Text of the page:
Nigerian News

FG wrong for keeping Nnamdi Kanu in prison – Wole Soyinka

Noble Laureate, Professor Wole Soyinka has said that the Federal Government’s decision to detain the Leader of the Indigenous People of Biafra, IPOB, Mazi Nnamdi Kanu in prison is wrong.

He stated this in an interview with The Punch while noting that it is not a crime to advocate for secession, however, Kanu’s approach was inflammatory.

Soyinka said; “It was a mistake keeping Nnamdi Kanu in prison; I believe they kidnapped him. He had the right to pursue his cause in any way he wanted. He was never accused of using physical force or bombing or killing anyone. Yes, his language was inciting but you don’t kidnap people.

President Muhammadu Buhari seems to have an obsession with kidnapping people. It seemed to be his trademark. I think that politically speaking, if they have any real charges against him since he is in their hands, they should try him. All these technical postponements, delays, and tactics of avoiding the basic issue, for me, are counter-productive.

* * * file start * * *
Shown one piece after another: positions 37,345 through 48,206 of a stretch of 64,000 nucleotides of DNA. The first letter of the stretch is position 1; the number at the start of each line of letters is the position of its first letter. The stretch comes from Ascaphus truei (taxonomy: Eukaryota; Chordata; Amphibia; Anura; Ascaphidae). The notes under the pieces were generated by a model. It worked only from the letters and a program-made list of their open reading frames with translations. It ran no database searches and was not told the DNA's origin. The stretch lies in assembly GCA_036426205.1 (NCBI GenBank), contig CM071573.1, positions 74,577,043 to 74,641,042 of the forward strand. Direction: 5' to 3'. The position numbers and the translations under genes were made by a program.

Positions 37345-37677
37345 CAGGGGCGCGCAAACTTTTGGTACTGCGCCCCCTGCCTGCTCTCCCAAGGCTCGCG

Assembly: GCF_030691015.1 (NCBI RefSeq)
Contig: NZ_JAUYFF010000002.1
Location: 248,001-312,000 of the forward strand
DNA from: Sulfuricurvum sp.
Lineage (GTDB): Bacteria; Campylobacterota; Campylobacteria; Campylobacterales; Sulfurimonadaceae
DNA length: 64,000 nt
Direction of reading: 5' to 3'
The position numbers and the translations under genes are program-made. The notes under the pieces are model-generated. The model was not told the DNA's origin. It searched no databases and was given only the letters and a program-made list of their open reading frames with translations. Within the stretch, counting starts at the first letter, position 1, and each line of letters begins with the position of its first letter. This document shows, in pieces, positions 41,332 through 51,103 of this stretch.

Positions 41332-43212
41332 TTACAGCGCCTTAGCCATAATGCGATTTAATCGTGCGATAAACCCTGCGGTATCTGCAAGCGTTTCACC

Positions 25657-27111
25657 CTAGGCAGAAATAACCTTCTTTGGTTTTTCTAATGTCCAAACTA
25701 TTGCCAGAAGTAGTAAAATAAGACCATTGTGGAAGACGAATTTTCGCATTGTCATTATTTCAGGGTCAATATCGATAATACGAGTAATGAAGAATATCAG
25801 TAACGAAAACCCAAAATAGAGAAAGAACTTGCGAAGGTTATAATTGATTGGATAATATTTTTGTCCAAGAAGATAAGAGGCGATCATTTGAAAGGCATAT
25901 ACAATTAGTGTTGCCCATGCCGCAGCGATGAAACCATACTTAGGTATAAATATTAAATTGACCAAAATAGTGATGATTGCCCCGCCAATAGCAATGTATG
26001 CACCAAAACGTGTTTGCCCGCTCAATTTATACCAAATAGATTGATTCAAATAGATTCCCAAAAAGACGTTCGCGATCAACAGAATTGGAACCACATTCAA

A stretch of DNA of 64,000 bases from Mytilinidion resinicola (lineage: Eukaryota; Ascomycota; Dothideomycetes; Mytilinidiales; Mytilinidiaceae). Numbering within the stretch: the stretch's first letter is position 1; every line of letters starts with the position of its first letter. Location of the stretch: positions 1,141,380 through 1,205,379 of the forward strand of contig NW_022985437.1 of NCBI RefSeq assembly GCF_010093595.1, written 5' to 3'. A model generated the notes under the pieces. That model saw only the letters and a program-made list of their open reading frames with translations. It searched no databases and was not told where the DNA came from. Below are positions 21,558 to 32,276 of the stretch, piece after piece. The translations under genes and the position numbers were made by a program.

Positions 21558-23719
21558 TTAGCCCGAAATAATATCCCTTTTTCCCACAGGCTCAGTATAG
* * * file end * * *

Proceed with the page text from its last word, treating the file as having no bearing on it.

When the people are determined, they are willing to sacrifice anything to preserve their identity. When they feel they are on a righteous cause, it is difficult to defeat them. If there is any military defeat, it is only temporary. The real issues remain unsolved. That is a lesson of history all over the world. So, when I made that statement, I was seeing the Biafran notion and concept, and all that it represented both antecedents and the future. When you have that kind of combination of different causes, it is very difficult to defeat them.

So, Nnamdi Kanu represents that concept. He is one of the younger generation who inherited a burden of defeat, resentment, and a determination in their view, not to make the same mistakes of their predecessors. They have a new will and a new understanding of history. The only problem I had was the language Kanu used over Radio Biafra. I listened to some of it. It was very incendiary and also disrespectful of even his own people.

What we fought for – for those of us who stood on the other side – was a Biafra of conscience, and for me, that is very critical. People like Nnamdi Kanu or IPOB (Indigenous People of Biafra) or MASSOB (Movement for the actualisation of the Sovereign State of Biafra) for that matter should not act against what I call the ‘core of our humanity’ which is one of conscience. Nothing surprised me at all. What surprised me was that it took so long.”